For Alice Topp, fairy tales do come true 

Alice Topp. Photo by Kate Longley.
Alice Topp. Photo by Kate Longley.

Once upon a time, there was a girl called Alice, and Alice grew up to be a ballerina with The Australian Ballet. She hadn’t thought of doing anything else except dancing, until one day, fate intervened.

The now-resident choreographer had fallen ill prior to the 2014 ​BodyTorque​ program, and David McAllister, The Australian Ballet’s artistic director, needed someone to produce a new work…rather quickly. The hand of fate arrived from an unexpected quarter. The Music Director and Chief Conductor for The Australian Ballet, Nicolette Fraillon, intervened with a suggestion to McAllister.

Alice Topp in Wayne McGregor's 'Chroma'. Photo by Lynette Wills.
Alice Topp in Wayne McGregor’s ‘Chroma’. Photo by Lynette Wills.

“Why not ask Alice If she would like to take the opportunity?” Let’s skip forward a few years.

Tell us about your Helpmann Award in 2019. What is the meaning of Aurum?

“’Aurum’ means gold in Latin, and the idea came from the Japanese art of repairing something that is broken with gold so that it is more beautiful than the original. Kintsugi, or Kintsukuroi, is the centuries-old Japanese art of fixing broken pottery.

Winning the award for team Aurum was just this beautiful brown paper package tied up with string. It was the perfect ending to this beautiful period of time. It was lovely for the work to be recognised, lovely for everyone involved to see the work resonate and connect with audiences, and it was a beautiful recognition of that piece of art. It was great for us to trust our gut and keep on going with it and believe in what we were saying. There’s always artist’s self-doubt when something like that happens, so it was really an acknowledgment of us running with an idea and the belief we had in sharing that story. It was really special. 

It was definitely a collaboration. John Boswell did the set design; the dancers came up with ideas. Even though we communicate through our body, we had all shared that creative vision. So I had 12 beautiful dancers whom I created that work on, and the lighting designer John Boswell, everyone in the costume department who helped me source fabric, and all the tech guys who realised John’s vision with the gold Parquette, the set design. It was a huge team effort that brought that vision to life. It sounds like a Cinderella story with all these people — absolute harmony when you have this passion and you really share that vision, all invested in bringing this story to life. And then before you know it, you have a whole team of people who really want to work and join in th at experience. I feel like for me, that’s the most rewarding part. We all come together to create art and then disperse, but it’s nice to know that you’ll have that journey forever.”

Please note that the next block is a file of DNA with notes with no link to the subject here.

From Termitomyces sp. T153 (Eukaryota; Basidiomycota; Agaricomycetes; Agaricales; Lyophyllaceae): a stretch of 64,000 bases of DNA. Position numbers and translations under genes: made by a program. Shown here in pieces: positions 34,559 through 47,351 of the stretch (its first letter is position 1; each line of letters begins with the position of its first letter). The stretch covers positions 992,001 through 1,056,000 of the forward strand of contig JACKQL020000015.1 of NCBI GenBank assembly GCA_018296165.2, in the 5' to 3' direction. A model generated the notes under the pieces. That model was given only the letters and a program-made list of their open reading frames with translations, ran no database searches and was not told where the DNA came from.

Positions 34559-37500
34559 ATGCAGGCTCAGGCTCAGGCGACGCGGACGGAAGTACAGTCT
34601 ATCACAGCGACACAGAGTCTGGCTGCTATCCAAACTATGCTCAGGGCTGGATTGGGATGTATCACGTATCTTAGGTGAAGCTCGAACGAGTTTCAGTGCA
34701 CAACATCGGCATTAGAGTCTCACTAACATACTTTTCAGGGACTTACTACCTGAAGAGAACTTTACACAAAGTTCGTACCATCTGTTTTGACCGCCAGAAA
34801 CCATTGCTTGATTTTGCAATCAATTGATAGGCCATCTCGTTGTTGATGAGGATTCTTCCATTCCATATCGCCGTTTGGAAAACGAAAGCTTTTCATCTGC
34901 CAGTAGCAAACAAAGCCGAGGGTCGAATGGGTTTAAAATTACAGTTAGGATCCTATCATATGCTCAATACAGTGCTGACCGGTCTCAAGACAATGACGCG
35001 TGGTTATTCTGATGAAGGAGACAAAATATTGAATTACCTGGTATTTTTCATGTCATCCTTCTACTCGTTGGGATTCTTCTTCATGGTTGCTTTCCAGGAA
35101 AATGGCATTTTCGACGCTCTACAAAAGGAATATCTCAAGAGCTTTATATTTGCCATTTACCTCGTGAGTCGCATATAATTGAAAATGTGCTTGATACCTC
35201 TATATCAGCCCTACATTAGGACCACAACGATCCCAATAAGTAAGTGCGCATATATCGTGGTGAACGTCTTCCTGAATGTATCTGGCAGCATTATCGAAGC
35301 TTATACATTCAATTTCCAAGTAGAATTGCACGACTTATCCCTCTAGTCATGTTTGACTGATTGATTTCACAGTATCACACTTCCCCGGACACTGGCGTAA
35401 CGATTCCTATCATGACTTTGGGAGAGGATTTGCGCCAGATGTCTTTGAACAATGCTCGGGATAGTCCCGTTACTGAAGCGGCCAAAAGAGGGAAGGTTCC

How did the collaboration with Wayne McGregor come about?

“Initially, it was supposed to be a McGregor triple bill, but Wayne ran out of time, so David suggested that I spend a month in London with Wayne, who could mentor me and I could watch his creative process. I said, ‘Yes, please!’ And then to have my work to bookend the Trilogy work is just so special.
So, off the back of the NY tour, I went over there and I created a 10-minute duet on his Company Wayne McGregor and also restaged my work, ​Little Atlas.​ I only had two-and-a-half weeks to restage ​Little Atlas​ and create the duet, and then I spent a week watching Wayne work on a new work. What is really beautiful is that ​VOLT​ is a triple bill with Wayne McGregor’s Chroma and Dyad 1929, and David suggested I create the third spot in the triple bill.”

What was that experience like, and what surprised you during that time with McGregor?

“He’s so incredibly fast! He creates movement so quickly; I just wanted to absorb it all like a sponge. He’s just a genius at work watching him create. Everything’s so planned out. He’s just the smartest man on the planet. I just can’t keep up with him. You’ll have a conversation, and I’m still back at the first word. He works very quickly, and he challenges dancers; he asks questions, and he wants thinking dancers. It was brilliant watching this master at work.”

What do you think audiences will take away from VOLT, the triple bill?

“I really hope people leave the theatre thinking, questioning and being moved. We’re looking forward to getting into the theatre and to see the sets, the designs, to see all the elements come together. And that moment when we hear the orchestra play rather than the recording we’ve been using — to hear that for the first time is such a dream. It will challenge audiences as much as the dancers — it is just such a sharp, punchy, moving, edgy, fun, thrilling evening. Chroma is thrilling, fast-paced, electric. It has extreme movement and shapes, just a delight to dance. Dyad 1929 was created on our company in 2009. I was second cast and was lucky to be part of that process.”

The Australian Ballet will present triple bill VOLT in Melbourne from 13 – 24 March, and in Sydney from 3 – 22 April. For tickets and more information, visit australianballet.com.au/the-ballets/volt.

By Elizabeth Ashley of Dance Informa. 

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